Explain the settings in Chekhov's "The Lady with the Pet Dog”?
There are two distinct settings in "The Lady with the Dog," by Chekhov: Moscow and Yalta. While things like Google Maps make it easy to figure out what these cities are like today, it is important to try and understand what these cities were like around the 1890's. "The Lady with the Dog" was published in 1899, and the turn of the century was a very specific time in Russian history.
Yalta was one of the most beautiful seaside spots in all of Russia, and it continues to be a popular destination today. I've attached a Pinterest link below that showcases a painting of the Yalta coast from 1890. While it is fairly simple, it provides an inside look into the simplicity and beauty that was felt by those who visited Yalta.
In regards to Moscow, I've attached a link that features postcards from the 1890's in Moscow. When you review them, you notice that Moscow is stunning. Even in dingy black & white and sepia, Moscow is towering and awesome. The roads are relatively free of congestion, and the powerful architecture takes center stage. Indeed, Moscow was one of the most beautiful cities in existence at the end of the 19th-century.
The first setting is the seaside spa in Yalta. The second setting is Moscow, when Gurov goes back home. Then he tells his wife that he must go to St. Petersburg on business, but he goes, instead, to Anna's hometown, which is unnamed.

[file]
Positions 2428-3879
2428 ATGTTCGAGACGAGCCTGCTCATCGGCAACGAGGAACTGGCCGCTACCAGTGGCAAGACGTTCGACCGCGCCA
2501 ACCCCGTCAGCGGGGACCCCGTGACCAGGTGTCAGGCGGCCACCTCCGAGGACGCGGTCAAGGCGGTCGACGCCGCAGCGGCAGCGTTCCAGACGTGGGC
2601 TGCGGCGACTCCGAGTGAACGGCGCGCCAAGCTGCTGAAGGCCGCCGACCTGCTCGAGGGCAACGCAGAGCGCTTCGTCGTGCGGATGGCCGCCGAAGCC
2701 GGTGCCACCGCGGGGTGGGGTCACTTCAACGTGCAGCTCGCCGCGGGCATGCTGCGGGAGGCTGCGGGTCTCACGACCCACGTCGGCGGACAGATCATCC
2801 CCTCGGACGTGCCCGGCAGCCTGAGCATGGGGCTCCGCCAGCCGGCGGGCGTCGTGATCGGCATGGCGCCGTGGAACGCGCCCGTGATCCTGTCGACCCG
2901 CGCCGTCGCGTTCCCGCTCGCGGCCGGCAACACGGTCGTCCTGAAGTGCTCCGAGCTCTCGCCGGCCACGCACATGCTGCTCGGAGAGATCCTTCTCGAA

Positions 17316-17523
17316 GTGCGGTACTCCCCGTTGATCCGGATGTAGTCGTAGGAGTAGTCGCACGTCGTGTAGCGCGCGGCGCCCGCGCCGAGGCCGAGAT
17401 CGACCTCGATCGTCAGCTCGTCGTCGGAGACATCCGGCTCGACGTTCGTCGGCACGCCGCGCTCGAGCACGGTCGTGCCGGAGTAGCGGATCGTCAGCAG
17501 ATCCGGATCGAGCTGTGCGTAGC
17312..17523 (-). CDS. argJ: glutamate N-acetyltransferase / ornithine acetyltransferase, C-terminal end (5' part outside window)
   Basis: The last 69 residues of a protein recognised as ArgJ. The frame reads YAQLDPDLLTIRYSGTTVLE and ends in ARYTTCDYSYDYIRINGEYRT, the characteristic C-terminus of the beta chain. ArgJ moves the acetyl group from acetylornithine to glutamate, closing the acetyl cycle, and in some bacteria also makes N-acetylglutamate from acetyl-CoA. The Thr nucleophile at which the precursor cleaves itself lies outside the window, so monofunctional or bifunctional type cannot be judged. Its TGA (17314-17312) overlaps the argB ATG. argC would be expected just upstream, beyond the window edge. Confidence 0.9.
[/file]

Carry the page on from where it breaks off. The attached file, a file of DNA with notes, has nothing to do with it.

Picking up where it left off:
The story then shifts back to Moscow, where Gurov finds his life difficult to live without Anna. The shifting setting is a backdrop for the affair that the main character has throughout the story. He must hide this illicit affair from his wife and family.
"Gurov has always taken women for granted and has treated them without compassion or respect. During the course of his affair with Anna, however, he becomes more and more concerned about the consequences of his actions."
"Chekhov's treatment of morality is complex; he is not conventionally moralistic, yet his story suggests a strong personal morality."
While we usually mean setting in terms of the physical details of the place in which the action occurs, remember that setting in literature incorporates much more than simple location. When literature is set in a particular place at a particular time, the setting also evokes what we might call atmosphere. Consider that the New York City of 1889 is quite different from the one of 2016, and a Friday in Central Park is quite different at 3:00pm and 3:00am. Setting is always especially important in Chekov.
There are two basic settings—i.e. physical locations—in this story, Yalta and Moscow. The places themselves could not be more different.
Yalta was (and still is) a seaside vacation spot where people go on carefree, sun and sand filled holidays in summer months with nothing in particular to do but seek after personal amusement, away from the daily routine. The setting, then, is perfectly suited to the idleness most closely associated with privilege, a place where people of means go to be both festive and bored.
Moscow, on the other hand, is a bustling city, frightfully cold in winter and dark and crowded with busy people—in other words, the complete opposite of Yalta.
Chekov chose the settings to be different in every conceivable way in order to emphasize and underscore the difference in the two sections of the story, from events to character development to mood.